Reinforcement Learning Based Obstacle Avoidance for Autonomous Underwater Vehicle
- 20 Downloads
Obstacle avoidance becomes a very challenging task for an autonomous underwater vehicle (AUV) in an unknown underwater environment during exploration process. Successful control in such case may be achieved using the model-based classical control techniques like PID and MPC but it required an accurate mathematical model of AUV and may fail due to parametric uncertainties, disturbance, or plant model mismatch. On the other hand, model-free reinforcement learning (RL) algorithm can be designed using actual behavior of AUV plant in an unknown environment and the learned control may not get affected by model uncertainties like a classical control approach. Unlike model-based control model-free RL based controller does not require to manually tune controller with the changing environment. A standard RL based one-step Q-learning based control can be utilized for obstacle avoidance but it has tendency to explore all possible actions at given state which may increase number of collision. Hence a modified Q-learning based control approach is proposed to deal with these problems in unknown environment. Furthermore, function approximation is utilized using neural network (NN) to overcome the continuous states and large state-space problems which arise in RL-based controller design. The proposed modified Q-learning algorithm is validated using MATLAB simulations by comparing it with standard Q-learning algorithm for single obstacle avoidance. Also, the same algorithm is utilized to deal with multiple obstacle avoidance problems.
KeywordsObstacle avoidance Autonomous underwater vehicle Reinforcement learning Q-learning Function approximation
The authors would like to acknowledge the support of Centre of Excellence (CoE) in Complex and Nonlinear dynamical system (CNDS), through TEQIP-II, VJTI, Mumbai, India.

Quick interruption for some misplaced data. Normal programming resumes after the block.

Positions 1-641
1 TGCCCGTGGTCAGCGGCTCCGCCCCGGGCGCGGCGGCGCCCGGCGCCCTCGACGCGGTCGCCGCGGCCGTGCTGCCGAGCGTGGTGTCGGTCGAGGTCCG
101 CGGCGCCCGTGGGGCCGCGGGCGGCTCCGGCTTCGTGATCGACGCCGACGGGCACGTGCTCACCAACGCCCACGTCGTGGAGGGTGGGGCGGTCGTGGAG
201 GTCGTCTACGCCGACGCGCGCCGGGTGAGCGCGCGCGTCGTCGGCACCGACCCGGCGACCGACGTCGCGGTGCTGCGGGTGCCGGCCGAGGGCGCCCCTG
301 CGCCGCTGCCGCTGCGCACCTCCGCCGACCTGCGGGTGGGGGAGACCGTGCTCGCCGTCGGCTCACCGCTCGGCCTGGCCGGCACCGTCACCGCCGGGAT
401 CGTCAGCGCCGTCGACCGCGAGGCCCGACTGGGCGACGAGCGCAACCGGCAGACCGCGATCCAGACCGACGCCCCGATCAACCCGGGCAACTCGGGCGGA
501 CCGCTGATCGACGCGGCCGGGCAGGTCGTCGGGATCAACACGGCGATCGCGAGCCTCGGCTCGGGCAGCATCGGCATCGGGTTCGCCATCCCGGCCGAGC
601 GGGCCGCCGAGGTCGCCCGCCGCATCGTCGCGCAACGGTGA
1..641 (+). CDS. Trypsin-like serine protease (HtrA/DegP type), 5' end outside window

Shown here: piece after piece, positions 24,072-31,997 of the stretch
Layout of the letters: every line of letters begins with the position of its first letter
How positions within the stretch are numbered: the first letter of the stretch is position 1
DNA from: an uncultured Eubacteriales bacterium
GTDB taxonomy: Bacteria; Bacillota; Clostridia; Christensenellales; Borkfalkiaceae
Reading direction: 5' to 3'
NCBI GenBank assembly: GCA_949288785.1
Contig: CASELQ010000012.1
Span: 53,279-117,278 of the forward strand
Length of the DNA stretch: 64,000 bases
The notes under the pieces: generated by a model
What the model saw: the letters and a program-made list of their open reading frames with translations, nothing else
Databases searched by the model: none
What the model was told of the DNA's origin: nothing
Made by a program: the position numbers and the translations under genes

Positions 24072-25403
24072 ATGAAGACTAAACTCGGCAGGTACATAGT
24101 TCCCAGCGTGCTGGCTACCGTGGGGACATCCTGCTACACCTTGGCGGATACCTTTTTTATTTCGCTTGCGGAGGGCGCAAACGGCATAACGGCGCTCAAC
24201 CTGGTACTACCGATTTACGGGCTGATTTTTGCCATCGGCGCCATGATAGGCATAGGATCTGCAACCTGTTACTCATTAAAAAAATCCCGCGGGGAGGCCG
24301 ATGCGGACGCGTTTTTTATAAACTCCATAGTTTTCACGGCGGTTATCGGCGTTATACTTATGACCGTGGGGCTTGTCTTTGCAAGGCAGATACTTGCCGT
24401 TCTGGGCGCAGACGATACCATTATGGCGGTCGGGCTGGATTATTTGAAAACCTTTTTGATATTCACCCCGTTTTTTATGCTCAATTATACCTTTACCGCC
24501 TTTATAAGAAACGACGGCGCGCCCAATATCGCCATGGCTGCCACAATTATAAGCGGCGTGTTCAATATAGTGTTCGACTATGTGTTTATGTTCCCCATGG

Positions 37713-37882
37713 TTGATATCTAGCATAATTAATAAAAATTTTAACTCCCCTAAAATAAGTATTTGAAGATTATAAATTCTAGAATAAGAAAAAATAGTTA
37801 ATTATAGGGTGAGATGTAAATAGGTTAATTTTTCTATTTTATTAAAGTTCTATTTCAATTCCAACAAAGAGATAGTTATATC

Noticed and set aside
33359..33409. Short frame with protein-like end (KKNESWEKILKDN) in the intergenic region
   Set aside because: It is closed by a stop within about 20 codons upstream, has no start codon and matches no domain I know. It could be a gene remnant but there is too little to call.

- Bhopale P, Bajaria P, Kazi F, Singh N (2016) LMI based depth control for autonomous underwater vehicle. International Conference on Control, Instrumentation, Communication and Computational Technologies (ICCICCT), Kumaracoil, India, 477–481Google Scholar
- Bhopale P, Bajaria P, Kazi F, Singh N (2017) Enhancing reduced order model predictive control for autonomous underwater vehicle. In: Le NT, van Do T, Nguyen N, Thi H (eds) Advanced computational methods for knowledge engineering. ICCSAMA 2017. Advances in intelligent systems and computing, vol 629. Springer, Cham, 60–71Google Scholar
- Council, National Research (1996) Underwater vehicles, and national needs. National Academies Press, Washington, DC, 1–6Google Scholar
- Fossen T (2011) Handbook of marine craft hydrodynamics and motion control. John Wiley & Sons Ltd. Publication, 6–78Google Scholar
- Hafner R, Riedmiller M (2014) Reinforcement learning in feedback control: challenges and benchmarks from technical process control. Mach Learn 84(1–2):137–169. https://doi.org/10.1007/s10994-011-5235-x
- Paula M, Acosta G (2015) Trajectory tracking algorithm for autonomous vehicles using adaptive reinforcement learning. Oceans 2015, Washington, DC, 1–8Google Scholar
- Powell W (2007) Approximate dynamic programming: solving the curses of dimensionality. John Wiley and Sons Publication, 1–25Google Scholar
- Russell B, Veerle A, Timothy P, Bramley J, Douglas P, Brian J, Henry A, Kirsty J, Jeffrey P, Daniel R, Esther J, Stephen E, Robert M, James E (2014) Autonomous underwater vehicles (AUVs): their past, present and future contributions to the advancement of marine geoscience. Mar Geol 352:451–468. https://doi.org/10.1016/j.margeo.2014.03.012 CrossRefGoogle Scholar
- Sutton R, Barto A (1998) Introduction to reinforcement learning. MIT Press, Cambridge, MA, USA, pp 1–150Google Scholar